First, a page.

Jealousy: The Forbidden Emotion

Since I have started to read about Buddhism, I have begun to think about emotions a great deal. I not only think about what emotions I have at a given time, but also how the country I live in, the United States, views emotions.

I have found that while in Buddhism there are three poisons: ignorance, aversion, and greed; this is not so in the United States. Let’s take them one by one.

Ignorance is seen as OK in many situations. Hell, people have even used it as a defense for crimes even at the highest level of leadership. “I had no idea they were stealing money, torturing people, etc.” Even though it was my god damned job to know. Even if I was paid a lot of money because this is a huge ass responsibility, I didn’t know. No, I am not ashamed of this. It was an honest oversight. Now leave me alone so I can go back to my ranch.

I won’t say much about greed. Not only is it OK, but to not be greedy is seen as impossible. Therefore to express lack of greed in any way will really mean that you are lying. Lying about one’s feelings is bad. Lying about other things is usually OK, however, in the US at this time. In fact, in many cases it is expected. For example, people are OK that ads lie, and in fact at least one corporate spokesperson expressed that there was a constitutional right to lie. The US military also publically admits to a program that’s entire purpose is to lie. In fact, honesty is actually seen as a kind of weakness in modern times.
Finally, we get to aversion. This is also OK in modern times. This could mean anything one wants to get away from or anything that anyone does not like. It is seen as a kind of poor character if one is not aversive to nationals from countries that the US govt currently speaks badly of. For example, a few years ago, it was trendy to express aversion to anything from the region of Europe commonly known as France. In fact, France was so adversive that food items that were related to France only in a linguistic coincidence were renamed. The very sound of the word itself was seen as adversive. This was a reverasal of previous policy. This policy has been flip flopped, again, I believe. It is hard to keep up especially when one avoids the news. Avoiding the news is itself a type of aversion.

When I grew up in the 1980’s, it was considered to be good manners to express hatred and aversion to Russian. This was funny because my grandfather was Russian. Because I knew he was a good person, I realized that the entire custom of hating others was stupid. Therefore, I do not hate people from Iran which is currently the trendy place to hate. To most Americans, this shows poor character.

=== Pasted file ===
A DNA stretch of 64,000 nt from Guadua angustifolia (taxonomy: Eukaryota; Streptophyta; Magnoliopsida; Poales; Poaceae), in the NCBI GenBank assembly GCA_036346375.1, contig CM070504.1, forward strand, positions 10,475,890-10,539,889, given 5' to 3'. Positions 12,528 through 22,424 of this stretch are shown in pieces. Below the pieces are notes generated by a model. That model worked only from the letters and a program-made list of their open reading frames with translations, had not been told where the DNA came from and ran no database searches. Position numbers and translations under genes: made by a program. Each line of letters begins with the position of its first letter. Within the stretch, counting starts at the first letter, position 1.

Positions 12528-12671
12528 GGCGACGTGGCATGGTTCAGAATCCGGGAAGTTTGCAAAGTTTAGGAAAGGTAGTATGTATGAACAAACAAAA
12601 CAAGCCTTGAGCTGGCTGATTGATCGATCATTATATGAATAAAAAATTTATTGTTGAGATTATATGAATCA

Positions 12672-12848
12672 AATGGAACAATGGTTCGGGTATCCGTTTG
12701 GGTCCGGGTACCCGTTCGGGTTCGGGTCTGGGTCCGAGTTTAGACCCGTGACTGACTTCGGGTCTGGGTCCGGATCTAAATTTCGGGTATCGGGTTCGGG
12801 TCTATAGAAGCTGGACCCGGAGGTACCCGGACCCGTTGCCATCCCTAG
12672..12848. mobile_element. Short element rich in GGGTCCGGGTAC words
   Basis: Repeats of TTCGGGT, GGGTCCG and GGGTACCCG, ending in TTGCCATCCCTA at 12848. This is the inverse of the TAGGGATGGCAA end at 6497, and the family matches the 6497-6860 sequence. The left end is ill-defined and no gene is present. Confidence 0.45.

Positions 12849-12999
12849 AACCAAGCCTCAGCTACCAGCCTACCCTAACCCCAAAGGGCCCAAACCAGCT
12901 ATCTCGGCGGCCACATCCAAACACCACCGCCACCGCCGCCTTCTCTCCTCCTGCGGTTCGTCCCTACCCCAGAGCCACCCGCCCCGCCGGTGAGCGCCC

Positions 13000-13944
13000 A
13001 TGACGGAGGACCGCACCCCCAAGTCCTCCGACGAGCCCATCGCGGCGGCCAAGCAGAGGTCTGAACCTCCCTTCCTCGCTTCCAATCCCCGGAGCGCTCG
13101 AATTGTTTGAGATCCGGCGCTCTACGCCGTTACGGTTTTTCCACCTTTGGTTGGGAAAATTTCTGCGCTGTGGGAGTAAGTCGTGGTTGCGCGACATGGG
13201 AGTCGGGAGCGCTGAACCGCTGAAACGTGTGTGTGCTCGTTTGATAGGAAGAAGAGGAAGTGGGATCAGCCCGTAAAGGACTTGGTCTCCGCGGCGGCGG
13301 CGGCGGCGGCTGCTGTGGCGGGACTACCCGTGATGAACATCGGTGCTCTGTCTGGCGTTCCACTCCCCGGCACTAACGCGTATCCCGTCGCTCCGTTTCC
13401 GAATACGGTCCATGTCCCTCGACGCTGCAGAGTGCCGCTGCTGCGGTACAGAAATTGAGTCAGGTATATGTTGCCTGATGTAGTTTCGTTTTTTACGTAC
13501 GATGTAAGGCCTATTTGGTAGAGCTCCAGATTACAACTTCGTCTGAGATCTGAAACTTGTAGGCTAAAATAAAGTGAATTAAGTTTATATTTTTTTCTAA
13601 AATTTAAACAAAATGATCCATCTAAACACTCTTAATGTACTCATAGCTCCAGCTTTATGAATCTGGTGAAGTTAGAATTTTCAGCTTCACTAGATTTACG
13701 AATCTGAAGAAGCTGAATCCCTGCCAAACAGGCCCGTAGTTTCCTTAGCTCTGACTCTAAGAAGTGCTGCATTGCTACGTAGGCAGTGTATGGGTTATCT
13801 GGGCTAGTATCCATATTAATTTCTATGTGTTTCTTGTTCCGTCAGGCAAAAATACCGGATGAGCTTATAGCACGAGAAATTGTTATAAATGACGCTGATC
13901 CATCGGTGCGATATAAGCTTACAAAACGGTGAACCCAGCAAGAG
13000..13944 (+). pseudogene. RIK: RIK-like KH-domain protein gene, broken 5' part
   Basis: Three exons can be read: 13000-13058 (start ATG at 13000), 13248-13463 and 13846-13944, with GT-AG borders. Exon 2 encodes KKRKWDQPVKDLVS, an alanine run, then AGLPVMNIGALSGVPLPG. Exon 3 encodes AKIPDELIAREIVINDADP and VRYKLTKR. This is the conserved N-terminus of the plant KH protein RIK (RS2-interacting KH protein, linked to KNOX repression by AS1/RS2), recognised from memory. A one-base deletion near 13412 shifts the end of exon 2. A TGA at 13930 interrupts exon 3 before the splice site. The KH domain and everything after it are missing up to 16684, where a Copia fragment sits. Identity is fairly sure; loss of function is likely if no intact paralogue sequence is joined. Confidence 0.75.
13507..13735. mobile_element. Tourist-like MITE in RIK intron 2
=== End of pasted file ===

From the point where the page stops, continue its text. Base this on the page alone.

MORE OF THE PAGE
Jealousy is an interesting emotion because it seems to have dual roots. In one case, it is rooted in greed. In another it is rooted in hatred. In the US, jealousy is seen as shameful. Though it is OK to publically express some forms of hatred and greed, if you combine them together into jealousy, this emotion must be concealed to be socially correct. I find this to be strange. However, you need to realize that there is a strong belief in the US in economic karma. That is, whatever wealth people have, they deserve 100%. That is, the economy is completely perfect in translating one’s efforts into cash rewards. This belief only seems to be incredible because it is usually not articulated as such. It is usually assumed to be true. However, to speak of this belief at all is seen to be bad manners.

Although it is bad manners to feel jealousy and even worse manners to publically reveal this feeling, it is OK to notice this feeling in others. Often when people are criticized for theft, bad manners, violence, or ignorace, they will defend themselves by pointing out that their critics are experiencing a feeling of jealousy. Since this is such a taboo emotion, immediately all criticism is supposed to cease, and we are supposed to focus our attention on how terrible it is to experience jealousy.

In my practice to understand and deal with my emotions better, I will often express them freely. That is, if I am jealous, I will say, “I am jealous.”

However, often people have accused me of feeling jealous when I thought I was feeling justified outrage which is a form of aversion. I find this interesting that other people are so confident that they can determine my emotions even better than I can. I am not sure whether they are correct in these cases or not. I wonder if it is possible to feel an emotion and to not label it properly.

One final note, all the above poisons even the ones that are permissible in the US are considered to be a diseased state of mind in Buddhism. They are called kleshas or mental defilements. Much of Buddhist practice is working with these mental states in the hopes that they will weaken and subside.

Because it is not only seen as good manners but at times obligatory and in some cases inevitable to feel certain mental poisons, experienced Buddhists will be seen as having bad character in the United States.


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